Deconstruction brings jobs to the northland

NRRI helps find markets for used construction materials while a social enterprise creates jobs, teaches skills in the northland.

Seven years ago, Duane Fisher knew it was time to shake off city life for a quieter life in the country. So he moved from Minneapolis to Bemidji as a member of the Leech Lake Ojibwe band with some basic construction skills and a good work ethic.

Today he’s one of 12 on a crew of men who are doing the opposite of construction – deconstruction – and recycling the wood and fixtures in old structures. In October, they diligently wrenched two-by-fours apart and stacked pressed board into piles from an old motel on Highway 2 in Cass Lake. The usable materials will be made into new products or sold as construction material.

Fisher is part of a social enterprise called Miigwech Aki, or “Thank you, Earth” led by Director Christopher Bedeau. The goal is to provide jobs and training in northern Minnesota, partnering with tribes and the local communities, while honoring Mother Earth by diverting resources from landfills.

“This program is an inspiration for me,” said Fisher. “What I saw in the cities, I know a lot of construction companies are not recycling their materials. Maybe someday I can start a business that goes to construction sites and recycles their waste.”

Miigwech Aki started in 2012 as a pilot partnership with funding from the Department of Employment and Economic Development (DEED) introducing Bedeau at the Northwest Indian Community Development Center to Better Futures Minnesota. Could the Minneapolis-based deconstruction model of creating jobs and teaching skills to men released from prison work in northern Minnesota?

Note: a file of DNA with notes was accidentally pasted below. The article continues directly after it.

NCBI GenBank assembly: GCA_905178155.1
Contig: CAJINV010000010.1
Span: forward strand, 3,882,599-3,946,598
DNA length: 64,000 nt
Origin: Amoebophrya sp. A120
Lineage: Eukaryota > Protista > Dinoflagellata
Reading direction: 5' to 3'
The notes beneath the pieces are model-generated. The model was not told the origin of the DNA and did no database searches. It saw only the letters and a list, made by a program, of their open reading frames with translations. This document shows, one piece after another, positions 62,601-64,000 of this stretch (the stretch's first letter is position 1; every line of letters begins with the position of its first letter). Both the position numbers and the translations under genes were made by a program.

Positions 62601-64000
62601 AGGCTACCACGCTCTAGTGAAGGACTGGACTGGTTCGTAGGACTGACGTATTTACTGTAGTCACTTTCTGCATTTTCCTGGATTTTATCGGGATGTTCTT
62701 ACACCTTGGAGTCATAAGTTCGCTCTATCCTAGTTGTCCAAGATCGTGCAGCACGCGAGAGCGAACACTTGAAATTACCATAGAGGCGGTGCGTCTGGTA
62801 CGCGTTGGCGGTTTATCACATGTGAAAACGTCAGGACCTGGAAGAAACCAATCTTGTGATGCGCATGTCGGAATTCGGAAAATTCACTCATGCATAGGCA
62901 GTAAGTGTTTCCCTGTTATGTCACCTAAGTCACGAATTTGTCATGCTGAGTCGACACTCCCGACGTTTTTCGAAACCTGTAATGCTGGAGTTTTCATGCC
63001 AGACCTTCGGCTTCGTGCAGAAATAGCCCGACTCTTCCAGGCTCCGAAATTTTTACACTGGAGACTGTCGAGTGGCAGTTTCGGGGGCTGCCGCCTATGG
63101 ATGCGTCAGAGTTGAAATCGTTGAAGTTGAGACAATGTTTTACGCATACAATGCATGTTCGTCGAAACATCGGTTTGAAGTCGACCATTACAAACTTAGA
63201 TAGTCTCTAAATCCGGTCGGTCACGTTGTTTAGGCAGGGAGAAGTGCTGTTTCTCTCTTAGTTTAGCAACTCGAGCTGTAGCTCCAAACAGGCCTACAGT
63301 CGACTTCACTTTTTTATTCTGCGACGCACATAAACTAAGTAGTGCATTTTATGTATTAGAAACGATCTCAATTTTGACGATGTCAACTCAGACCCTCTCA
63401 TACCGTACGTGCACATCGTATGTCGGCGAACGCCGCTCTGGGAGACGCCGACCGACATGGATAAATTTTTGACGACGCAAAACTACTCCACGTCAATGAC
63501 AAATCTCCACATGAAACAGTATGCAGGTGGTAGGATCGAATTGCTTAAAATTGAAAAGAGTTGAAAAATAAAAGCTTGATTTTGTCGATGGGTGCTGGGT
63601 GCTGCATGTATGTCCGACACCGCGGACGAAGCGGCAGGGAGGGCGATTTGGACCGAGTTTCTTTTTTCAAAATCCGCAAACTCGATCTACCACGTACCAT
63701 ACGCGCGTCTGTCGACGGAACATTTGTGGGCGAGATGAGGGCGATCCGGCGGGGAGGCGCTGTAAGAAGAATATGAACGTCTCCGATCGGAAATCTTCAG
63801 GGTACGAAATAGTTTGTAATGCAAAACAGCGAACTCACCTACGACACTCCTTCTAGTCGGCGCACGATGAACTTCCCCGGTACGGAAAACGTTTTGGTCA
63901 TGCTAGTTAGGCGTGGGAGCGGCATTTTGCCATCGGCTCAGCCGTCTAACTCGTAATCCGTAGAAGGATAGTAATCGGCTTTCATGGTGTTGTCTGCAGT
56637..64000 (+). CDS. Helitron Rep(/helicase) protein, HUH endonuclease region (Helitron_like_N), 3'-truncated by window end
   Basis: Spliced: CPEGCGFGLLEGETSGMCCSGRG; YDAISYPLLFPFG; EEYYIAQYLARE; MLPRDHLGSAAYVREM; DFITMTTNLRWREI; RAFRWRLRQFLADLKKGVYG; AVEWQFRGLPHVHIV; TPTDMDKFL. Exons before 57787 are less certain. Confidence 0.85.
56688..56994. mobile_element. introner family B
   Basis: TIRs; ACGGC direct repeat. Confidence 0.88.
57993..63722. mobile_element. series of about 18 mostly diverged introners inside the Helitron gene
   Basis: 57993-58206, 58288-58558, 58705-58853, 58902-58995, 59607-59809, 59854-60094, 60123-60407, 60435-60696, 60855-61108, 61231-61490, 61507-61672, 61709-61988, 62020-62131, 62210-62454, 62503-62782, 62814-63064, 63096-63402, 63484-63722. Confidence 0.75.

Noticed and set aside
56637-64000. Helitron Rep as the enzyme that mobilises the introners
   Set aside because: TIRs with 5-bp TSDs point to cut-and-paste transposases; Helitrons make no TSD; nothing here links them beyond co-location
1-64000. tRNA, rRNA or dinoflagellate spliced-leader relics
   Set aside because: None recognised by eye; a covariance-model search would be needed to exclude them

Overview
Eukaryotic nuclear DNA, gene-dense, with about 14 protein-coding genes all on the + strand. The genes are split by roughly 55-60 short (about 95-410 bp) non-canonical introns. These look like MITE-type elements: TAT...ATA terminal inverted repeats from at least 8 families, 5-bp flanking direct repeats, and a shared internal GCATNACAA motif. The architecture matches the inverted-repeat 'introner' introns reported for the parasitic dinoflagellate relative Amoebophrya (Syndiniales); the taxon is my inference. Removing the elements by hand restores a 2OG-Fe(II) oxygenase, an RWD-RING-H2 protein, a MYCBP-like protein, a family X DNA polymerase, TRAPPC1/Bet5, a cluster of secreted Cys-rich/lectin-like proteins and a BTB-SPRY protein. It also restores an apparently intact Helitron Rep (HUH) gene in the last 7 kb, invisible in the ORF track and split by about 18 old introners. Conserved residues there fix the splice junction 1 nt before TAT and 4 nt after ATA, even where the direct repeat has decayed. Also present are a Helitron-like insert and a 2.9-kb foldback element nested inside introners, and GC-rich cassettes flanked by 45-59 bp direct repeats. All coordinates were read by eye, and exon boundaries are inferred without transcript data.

“This is a great collaboration for our Tribal Employment Rights Office,” said Brian Lussier, TERO Compliance Officer. “For TERO, our biggest challenge is always jobs. This is a huge opportunity for these guys.”

In addition to job skills and a solid wage, the crew is offered expensive OSHA-30 certification training which makes them even more employable.

NRRI had been working with Better Futures Minnesota since 2014, helping them find markets with the most value for the resources pulled from old structures. And it was NRRI involvement in the DEED grant that connected Better Futures and Miigwech Aki. Then in 2016, the three organizations received joint funding from the Environment and Natural Resources Trust Fund to move the project out of the pilot stage adding the additional step of documenting the reduction in greenhouse gas emissions.

“We know wood species and wood grades,” said NRRI Scientist Victor Krause. “So, we’re helping them assess the value, quality and quantity of materials harvested. The environmental impact of this organization is amazing, but for me, personally, the impact on people’s lives is so meaningful.”

Krause and his wood products team also found a simple bench design that could be made out of the recycled wood, then sold to state parks. This adds value to the materials locally, and adds the construction element to deconstruction skills.

“And the whole story can be told with the benches,” said Bedeau. “From their recycled wood, to the jobs created and skills gained by the crew, then diversion from the landfill and reduced carbon emissions. We’re reinvesting in the community.”

Bedeau’s goal for Miigwech Aki is to move people through the program and on their way to careers with large construction firms. Kraus-Anderson is one of the conduits for crew members after they’ve learned basic skills, job site safety and the rewards of a working wage.

“I just need to keep the work flowing,” said Bedeau. “We need to build our capacity and reputation for quality work. And we’re doing that step-by-step. If we can keep them working, keep money in their pocket so they can provide for their families, it makes them feel good.”